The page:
Tippets: Carrie Frost to Receive Honors, Increase Your Time on the Water, Doppler Radar for Fish, First Edition Hemingway

September 19, 2012 By: Erin Block

  • Fly tying pioneer Carrie Frost is receiving several current honors: an induction into the Fly Fishing Hall of Fame and sculptor Debbie Elmerher is casting Frost’s likeness into bronze for the American Museum of Fly Fishing in Vermont. Her fly tying business, started in 1896 “launched an industry in the United States. At the time, most fly-fishing flies were imported from Europe. Frost saw the need for flies based on the insects found in local streams and using materials available locally.”
  • From fishing local to picking your spouse, to career moves and finding good friends (i.e. “single, non-golfing”), Jay Zimmerman gives Ten Ways to Increase Your Time on the Water.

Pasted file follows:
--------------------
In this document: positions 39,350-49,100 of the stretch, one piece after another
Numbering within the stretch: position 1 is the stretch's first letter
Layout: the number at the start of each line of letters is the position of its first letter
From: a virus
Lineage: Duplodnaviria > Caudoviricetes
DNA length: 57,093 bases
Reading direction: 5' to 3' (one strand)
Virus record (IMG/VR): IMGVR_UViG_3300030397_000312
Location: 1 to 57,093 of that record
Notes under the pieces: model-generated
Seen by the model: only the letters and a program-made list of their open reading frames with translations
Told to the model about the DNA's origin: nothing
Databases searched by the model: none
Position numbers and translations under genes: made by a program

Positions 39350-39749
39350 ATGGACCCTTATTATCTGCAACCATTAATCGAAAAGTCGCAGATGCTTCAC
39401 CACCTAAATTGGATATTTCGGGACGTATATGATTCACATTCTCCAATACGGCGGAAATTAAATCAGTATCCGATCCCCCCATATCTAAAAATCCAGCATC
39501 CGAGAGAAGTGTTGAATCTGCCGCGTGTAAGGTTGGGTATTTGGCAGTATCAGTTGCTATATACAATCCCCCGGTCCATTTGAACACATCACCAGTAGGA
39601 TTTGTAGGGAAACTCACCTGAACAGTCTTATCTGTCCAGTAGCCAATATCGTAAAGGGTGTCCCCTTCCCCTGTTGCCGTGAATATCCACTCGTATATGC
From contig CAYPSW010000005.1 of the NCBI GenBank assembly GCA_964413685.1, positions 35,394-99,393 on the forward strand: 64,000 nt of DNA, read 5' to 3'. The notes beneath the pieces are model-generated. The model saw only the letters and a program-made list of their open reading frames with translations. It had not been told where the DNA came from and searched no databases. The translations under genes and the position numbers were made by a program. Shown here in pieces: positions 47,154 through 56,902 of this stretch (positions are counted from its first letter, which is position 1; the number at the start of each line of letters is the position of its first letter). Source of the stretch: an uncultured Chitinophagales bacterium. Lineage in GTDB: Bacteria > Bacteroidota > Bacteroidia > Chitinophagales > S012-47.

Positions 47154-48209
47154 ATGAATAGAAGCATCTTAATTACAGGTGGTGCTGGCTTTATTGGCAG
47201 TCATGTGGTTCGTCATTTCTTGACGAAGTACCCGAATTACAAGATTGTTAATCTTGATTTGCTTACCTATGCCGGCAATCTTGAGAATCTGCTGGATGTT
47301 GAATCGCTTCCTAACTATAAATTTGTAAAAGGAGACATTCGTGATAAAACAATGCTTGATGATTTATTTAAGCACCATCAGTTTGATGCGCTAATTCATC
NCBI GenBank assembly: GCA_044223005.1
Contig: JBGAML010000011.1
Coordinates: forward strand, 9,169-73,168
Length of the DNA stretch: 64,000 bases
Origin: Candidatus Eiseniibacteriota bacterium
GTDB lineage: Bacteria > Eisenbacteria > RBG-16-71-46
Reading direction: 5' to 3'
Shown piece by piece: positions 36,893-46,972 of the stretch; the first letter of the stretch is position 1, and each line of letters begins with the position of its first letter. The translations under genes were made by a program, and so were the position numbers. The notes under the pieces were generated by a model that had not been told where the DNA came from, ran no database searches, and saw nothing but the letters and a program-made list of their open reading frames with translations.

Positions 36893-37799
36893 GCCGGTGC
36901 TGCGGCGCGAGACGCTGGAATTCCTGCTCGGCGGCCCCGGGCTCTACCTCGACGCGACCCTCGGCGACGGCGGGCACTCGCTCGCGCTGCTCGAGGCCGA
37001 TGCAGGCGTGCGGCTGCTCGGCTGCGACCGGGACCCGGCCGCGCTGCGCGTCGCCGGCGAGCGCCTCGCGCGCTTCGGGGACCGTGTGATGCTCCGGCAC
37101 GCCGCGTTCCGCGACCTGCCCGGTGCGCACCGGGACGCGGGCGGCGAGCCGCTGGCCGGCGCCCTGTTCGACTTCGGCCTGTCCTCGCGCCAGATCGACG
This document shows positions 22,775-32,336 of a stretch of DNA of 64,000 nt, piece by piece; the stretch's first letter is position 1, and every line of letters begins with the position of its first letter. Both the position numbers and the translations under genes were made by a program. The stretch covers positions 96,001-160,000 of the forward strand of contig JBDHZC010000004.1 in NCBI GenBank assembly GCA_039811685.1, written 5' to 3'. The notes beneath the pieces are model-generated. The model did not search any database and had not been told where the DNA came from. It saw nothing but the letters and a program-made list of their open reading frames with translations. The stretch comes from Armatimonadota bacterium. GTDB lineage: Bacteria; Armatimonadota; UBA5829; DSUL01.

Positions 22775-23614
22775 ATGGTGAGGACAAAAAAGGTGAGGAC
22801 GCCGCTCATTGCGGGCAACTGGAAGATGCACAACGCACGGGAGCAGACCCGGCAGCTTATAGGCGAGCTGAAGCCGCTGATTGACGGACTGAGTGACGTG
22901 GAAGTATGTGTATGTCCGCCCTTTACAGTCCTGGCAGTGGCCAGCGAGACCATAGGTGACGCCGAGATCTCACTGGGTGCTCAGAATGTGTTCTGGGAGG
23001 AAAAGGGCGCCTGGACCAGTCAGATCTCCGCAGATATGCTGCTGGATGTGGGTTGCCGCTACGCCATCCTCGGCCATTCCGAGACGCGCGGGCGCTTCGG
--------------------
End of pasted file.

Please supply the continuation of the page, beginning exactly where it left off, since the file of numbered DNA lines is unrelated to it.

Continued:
• Acoustic engineer Nicholas Makris has developed what can only be described as a Doppler radar for fish. “We were about a hundred miles southeast of Manhattan, in one of the busiest shipping lanes in the world, dodging all these big tankers, and we found these monstrous shoals of fish,” says Markis of his research, “National Marine Fisheries wasn’t aware it was there, and we just watched it evolve.”
  • Signed “With the very best wishes” by Ernest Hemingway, a first edition copy of The Old Man and the Sea has made Abe Book’s list of most expensive books in the month of August, selling at a whopping $18,500.